MORGANTOWN, W.Va. — The West Virginia Agriculture and Forestry Hall of Fame Foundation has selected five individuals to be inducted into the Hall of Fame for 2011.
These individuals will be honored at Jackson’s Mill July 9. A reception will begin at 5 p.m., followed by dinner at the Jackson’s Mill dining hall at 6 p.m.
Harlan P. “Ted” Carter, III, grew up near Wheeling. Jeanne Sheets Carter was born in Green Bank, W.Va. They met at West Virginia University
Mr. Carter, one of the first-place winners at national competition attended by the WVU Dairy Judging Team, taught biology at Warwood High School, and was an assistant principal and high school counselor. Mrs. Carter worked as a home economist for the WVU and Ohio State Extension Services. She also worked at the Ohio Valley General Hospital School of Nursing Staff, taught nutrition at West Liberty University and was a junior high school counselor in Ohio County public schools.
Both have been extremely active in 4-H throughout their lives. In 2003, Mrs. Carter was among the first 100 persons to be inducted into the West Virginia 4-H Hall of Fame.
The Carter family was the first-ever recipient of the West Virginia Farm Bureau/West Virginia State Fair Heritage Farming Award in 2006. Both have been long-term members and officers of the West Virginia Farm Bureau. Both have belonged to the WVU Alumni Association and College of Agriculture, Forestry, and Home Economics Alumni Association.
James W. Mitchell was born in Barbour County in 1947 and grew up in Arden. He attended West Virginia University (WVU), and graduated in 1968 with a degree in forestry. After graduating, he joined the Forestry Division of the West Virginia Division of Natural Resources in French Creek as a service forester, where he worked for 33 years.
His prevention work and cooperation with county fire departments contributed to fewer fires and his fire investigation skills led to an outstanding conviction rate on fire prosecutions.
In addition, Mitchell served on a committee at WVU that developed the national award-winning Managing Your Woodlot video series.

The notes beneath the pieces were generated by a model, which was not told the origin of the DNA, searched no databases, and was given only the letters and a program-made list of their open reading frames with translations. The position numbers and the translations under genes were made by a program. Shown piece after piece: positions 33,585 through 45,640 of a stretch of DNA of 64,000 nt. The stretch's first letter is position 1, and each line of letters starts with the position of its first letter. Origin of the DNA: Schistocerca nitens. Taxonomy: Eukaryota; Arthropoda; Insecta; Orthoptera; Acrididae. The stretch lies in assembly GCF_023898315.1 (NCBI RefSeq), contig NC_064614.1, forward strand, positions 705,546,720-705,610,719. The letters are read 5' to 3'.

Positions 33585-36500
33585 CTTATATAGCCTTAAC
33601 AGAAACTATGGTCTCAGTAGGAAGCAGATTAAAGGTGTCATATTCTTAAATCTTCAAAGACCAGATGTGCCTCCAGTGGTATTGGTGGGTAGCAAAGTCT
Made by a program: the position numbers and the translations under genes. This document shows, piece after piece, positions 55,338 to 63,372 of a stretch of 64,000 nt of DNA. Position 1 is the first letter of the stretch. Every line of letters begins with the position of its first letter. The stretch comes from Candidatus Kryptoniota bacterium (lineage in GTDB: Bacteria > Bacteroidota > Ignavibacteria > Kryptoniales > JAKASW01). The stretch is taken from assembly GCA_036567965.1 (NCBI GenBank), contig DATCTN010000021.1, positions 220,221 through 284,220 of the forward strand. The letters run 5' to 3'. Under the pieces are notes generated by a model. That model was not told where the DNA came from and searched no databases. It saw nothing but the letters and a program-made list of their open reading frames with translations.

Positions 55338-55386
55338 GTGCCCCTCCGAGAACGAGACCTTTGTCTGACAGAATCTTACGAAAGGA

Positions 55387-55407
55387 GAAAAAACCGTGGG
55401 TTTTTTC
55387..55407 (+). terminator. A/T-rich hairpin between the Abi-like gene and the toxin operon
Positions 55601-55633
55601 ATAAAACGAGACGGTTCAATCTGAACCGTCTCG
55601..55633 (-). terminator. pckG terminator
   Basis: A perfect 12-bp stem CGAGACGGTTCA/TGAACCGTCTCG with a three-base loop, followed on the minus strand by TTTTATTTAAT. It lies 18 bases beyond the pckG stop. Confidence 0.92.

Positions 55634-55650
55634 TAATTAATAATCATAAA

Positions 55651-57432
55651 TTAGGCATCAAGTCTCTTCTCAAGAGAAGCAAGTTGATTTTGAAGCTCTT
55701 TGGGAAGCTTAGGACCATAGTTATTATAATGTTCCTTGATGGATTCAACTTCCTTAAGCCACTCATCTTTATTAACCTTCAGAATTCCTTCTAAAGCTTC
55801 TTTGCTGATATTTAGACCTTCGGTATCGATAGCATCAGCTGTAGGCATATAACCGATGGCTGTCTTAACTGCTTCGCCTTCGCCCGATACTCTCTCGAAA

He is an active member of the Society of American Foresters, the West Virginia Forestry Association, National Woodland Owner’s Association and American Forestry Association. He retired in 2002 and started his consulting forestry business Sentinel Forestry Services.
Roger Sherman, a resident of Rupert, W.Va., graduated from North Carolina State University with a degree in science (forestry) in 1972. He earned a master’s degree in forestry from Yale University in 1974, and served in the U.S. Army from 1966-1969. He joined Westvaco (now Mead-Westvaco) as public affairs forester in 1977, and has since dedicated much of his professional career to advancing the interests of private landowners in West Virginia.
He has served as the volunteer chair of the Legislative Committee of the West Virginia Forestry Association for 30 years. He was the driving force behind the state’s Logging Sediment Control Act.
Under the banner of the WVFA and with the help of experts in the field, he brought together a group that developed the managed timberland tax classification, putting an end to years of wildly variable property values on forest land.
Sherman also conceived, proposed and obtained funding for a course in economics for primary and secondary school teachers. Taught at WVU, for 20 years the course has offered graduate-level credit.
He is a Fellow of the Society of American Foresters.
Vernon A. Tacy was born in 1929, on a productive cash-crop farm in Randolph County, W.Va. He received his bachelor of science degree in agriculture from West Virginia University in 1953, served two years in the U.S. Army Medical Corps, and then received his master’s degree from WVU in 1969.
The 30-year WVU Extension Agent spent nearly his entire career in Harrison County, W.Va. He began with the WVU Extension Service in 1955 and from the start worked to develop Harrison County’s dairy industry.
Tacy was instrumental in the construction of a youth livestock complex in Harrison County. In 1959, the county commissioners reserved six acres of the old county poor farm and built a $76,000 4-H barn, which quickly became a learning center for youth and adults. It eventually was replaced with a $3-million complex.
He also organized and conducted the first Dairy Heifer Replacement Sale in 1965.
Tacy will be long remembered for his work during the 1977 drought, during which he helped locate and deliver 6,500 bales of hay to drought-stricken West Virginia farmers.
He received the Distinguished Service Award from the National Association of County Agricultural Agents in 1977. He also received the Outstanding Performance Award from the Center for Extension and Continuing Education at West Virginia University in 1980, and the Outstanding Teacher Award from WVU in the same year.
The event is open to the public. Tickets are $30 each and the deadline for reservations is June 24.
Tickets can be purchased from: Brenda Aldridge, WVU Extension Service, 304-293-5691, ext. 3308 Sherry Barnette, W.Va. Forestry Association, 304-372-1955.
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